There's a club in Germany, which though not exclusive, demands of its members, time, money, a rulebook, license, and a leash. Yes, we're talking hounds. And the nation loves them, as Tamsin Walker found out.
On a 20-minute bike ride through Berlin the other day, I counted 31 dogs. One and a half for every minute of my short journey. It seemed like a lot, but in fact is probably a realistic equation for a country where the pooch-to-human ratio currently stands at around one to ten.
For the math-averse, that amounts to a staggering total of eight million four-legged friends, implying at least eight million dog's dinners a day, and eight million little baggies… you know where I'm going with this. And I mention it not to disgust, but because on that same brief bike ride, I passed two trash bins literally overflowing with variously-colored plastic pouches of doggie do.
I've been having the "can we have a dog?" conversation with my children for about a year now. Aforementioned bags are one of the things that has me on the fence, poised to fall – no, make that jump - off on the no side. But in the interests of fairness, I took them to the dog shelter to see if anything leaped out at us.
The excited smiles they wore as we went inside were rapidly erased by the cacophony of growling and competitive barking. We emerged ten minutes later with my youngest daughter earnestly reconsidering the idea of a pet with teeth. She'd now be happy with a goldfish.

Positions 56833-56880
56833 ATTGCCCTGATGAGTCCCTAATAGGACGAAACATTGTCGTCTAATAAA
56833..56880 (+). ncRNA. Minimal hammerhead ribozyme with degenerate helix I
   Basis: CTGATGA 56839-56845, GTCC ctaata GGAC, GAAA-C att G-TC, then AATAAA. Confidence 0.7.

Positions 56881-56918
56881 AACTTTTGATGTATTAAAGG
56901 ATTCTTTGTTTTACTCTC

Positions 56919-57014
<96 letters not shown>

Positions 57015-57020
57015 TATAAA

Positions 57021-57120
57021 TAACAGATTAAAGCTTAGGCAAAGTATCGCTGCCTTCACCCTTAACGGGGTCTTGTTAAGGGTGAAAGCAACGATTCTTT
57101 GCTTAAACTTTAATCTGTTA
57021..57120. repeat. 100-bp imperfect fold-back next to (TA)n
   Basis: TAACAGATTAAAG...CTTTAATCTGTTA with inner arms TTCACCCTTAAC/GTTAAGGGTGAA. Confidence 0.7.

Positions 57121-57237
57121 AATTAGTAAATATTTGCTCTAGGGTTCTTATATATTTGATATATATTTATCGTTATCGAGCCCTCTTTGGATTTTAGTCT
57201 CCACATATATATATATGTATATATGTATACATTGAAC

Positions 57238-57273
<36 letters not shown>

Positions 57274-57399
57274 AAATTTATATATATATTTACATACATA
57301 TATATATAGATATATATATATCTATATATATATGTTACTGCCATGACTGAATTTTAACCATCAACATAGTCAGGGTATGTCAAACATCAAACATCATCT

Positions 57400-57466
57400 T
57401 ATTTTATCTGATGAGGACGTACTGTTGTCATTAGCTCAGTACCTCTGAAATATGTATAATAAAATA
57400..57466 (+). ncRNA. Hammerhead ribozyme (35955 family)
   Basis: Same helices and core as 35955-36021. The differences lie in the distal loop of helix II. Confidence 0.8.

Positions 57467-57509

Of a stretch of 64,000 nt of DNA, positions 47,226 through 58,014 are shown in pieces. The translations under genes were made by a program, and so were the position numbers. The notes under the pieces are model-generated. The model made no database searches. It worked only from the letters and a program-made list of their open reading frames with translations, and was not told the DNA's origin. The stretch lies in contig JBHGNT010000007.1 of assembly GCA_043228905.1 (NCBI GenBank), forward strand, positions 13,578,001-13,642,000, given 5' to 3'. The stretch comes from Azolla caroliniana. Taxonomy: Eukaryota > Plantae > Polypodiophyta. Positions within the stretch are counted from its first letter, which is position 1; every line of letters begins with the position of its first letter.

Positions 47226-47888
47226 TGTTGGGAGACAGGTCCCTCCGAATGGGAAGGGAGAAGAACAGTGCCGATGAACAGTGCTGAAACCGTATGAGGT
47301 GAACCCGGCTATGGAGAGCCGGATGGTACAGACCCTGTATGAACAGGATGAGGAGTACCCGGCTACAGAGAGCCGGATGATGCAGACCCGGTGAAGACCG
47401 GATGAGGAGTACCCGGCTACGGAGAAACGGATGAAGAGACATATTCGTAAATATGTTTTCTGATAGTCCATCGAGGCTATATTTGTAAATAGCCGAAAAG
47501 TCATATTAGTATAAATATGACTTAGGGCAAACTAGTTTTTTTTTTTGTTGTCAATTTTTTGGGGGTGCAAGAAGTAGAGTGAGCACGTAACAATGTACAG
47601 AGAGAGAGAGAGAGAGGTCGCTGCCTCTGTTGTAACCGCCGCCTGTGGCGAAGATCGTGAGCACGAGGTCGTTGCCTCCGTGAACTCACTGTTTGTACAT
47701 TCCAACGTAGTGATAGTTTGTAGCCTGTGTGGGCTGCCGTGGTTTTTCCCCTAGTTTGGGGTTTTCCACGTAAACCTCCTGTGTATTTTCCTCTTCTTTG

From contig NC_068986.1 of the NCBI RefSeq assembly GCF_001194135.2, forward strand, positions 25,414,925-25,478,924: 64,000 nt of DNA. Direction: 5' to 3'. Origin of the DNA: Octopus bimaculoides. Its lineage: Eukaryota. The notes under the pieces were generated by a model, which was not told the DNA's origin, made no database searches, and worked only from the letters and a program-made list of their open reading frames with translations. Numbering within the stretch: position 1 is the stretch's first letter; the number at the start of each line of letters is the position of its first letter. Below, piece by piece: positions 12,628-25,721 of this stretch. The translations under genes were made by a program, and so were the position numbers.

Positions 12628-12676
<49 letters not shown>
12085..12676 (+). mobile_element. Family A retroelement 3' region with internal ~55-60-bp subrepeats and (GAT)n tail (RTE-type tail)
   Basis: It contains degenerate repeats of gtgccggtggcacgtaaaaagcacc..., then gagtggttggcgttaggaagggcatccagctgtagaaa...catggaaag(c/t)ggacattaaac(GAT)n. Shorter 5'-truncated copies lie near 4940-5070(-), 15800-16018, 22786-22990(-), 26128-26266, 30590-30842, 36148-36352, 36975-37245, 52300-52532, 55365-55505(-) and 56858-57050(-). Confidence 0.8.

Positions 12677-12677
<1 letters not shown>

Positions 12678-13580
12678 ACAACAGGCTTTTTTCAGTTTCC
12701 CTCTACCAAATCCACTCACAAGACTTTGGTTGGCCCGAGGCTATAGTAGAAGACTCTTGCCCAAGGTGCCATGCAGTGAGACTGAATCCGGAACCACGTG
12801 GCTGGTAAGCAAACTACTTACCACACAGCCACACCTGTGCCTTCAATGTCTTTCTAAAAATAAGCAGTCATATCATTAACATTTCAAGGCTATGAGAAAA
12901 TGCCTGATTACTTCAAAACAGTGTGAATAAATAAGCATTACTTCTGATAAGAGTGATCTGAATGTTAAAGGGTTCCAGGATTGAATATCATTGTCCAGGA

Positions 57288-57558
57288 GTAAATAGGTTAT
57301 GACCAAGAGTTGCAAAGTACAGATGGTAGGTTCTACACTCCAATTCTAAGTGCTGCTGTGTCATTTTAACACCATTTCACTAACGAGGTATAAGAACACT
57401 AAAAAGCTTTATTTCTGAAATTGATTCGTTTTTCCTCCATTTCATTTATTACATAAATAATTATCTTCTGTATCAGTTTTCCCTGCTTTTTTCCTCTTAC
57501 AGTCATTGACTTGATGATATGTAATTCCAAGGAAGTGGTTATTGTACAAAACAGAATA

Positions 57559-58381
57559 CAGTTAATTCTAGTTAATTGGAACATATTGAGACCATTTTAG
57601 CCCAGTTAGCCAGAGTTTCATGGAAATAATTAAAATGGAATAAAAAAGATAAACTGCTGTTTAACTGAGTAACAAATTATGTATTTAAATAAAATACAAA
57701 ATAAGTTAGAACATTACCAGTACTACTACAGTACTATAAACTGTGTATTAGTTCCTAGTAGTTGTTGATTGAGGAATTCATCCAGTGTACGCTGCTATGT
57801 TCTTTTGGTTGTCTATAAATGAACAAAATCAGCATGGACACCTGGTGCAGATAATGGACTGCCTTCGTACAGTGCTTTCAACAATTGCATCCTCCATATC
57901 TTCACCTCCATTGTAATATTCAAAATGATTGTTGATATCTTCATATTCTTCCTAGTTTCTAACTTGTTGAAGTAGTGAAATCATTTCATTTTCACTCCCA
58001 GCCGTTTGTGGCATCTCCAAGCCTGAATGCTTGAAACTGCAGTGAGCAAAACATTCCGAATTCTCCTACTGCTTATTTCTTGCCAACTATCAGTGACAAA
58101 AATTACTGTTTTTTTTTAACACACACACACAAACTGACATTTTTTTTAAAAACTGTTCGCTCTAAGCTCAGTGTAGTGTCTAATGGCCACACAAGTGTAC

But her siblings remain steadfast in their professed affection for dogs. And they're in good company. Whether measured by the negligent number of strays on the nation's streets, or by the long listings of hotels that don't object to guests that howl, malt and drool, Germany is officially hundefreundlich: dog friendly. As an aside, it has long been considered a country that could do to nurture its relationship with children.
Members of society
If you pass a mutt on a leash outside a shop here, people will stop and talk to it. Not just niceties about the size of its paws or sheen of its coat, but full-blown human-to-hound conversations.
Okay, so clearly, you're not going to leave a kid tied to a lamppost, but it strikes me that in Berlin at least, people are more likely to chat with you if you have a bundle of fur trotting at your heels. In short, dogs are treated like humans. They're integrated and get so much attention.
When I stopped to talk to a Spanish dog owner the other day, he told me that of all the European countries and cities he's lived in, Berlin is definitely the most accepting of his two best friends, which he takes with him on the underground, to cafes, restaurants and to the office. In that, he is by no means alone.
As we chatted, I noticed how passers-by interacted with his animals. And it was kind of nice. Almost enough to make me fall off that fence on the wrong side. But I shall hold tight and steady myself for a little longer. And should I ever tumble, it seems it would be into a city - indeed a nation - with arms wide open.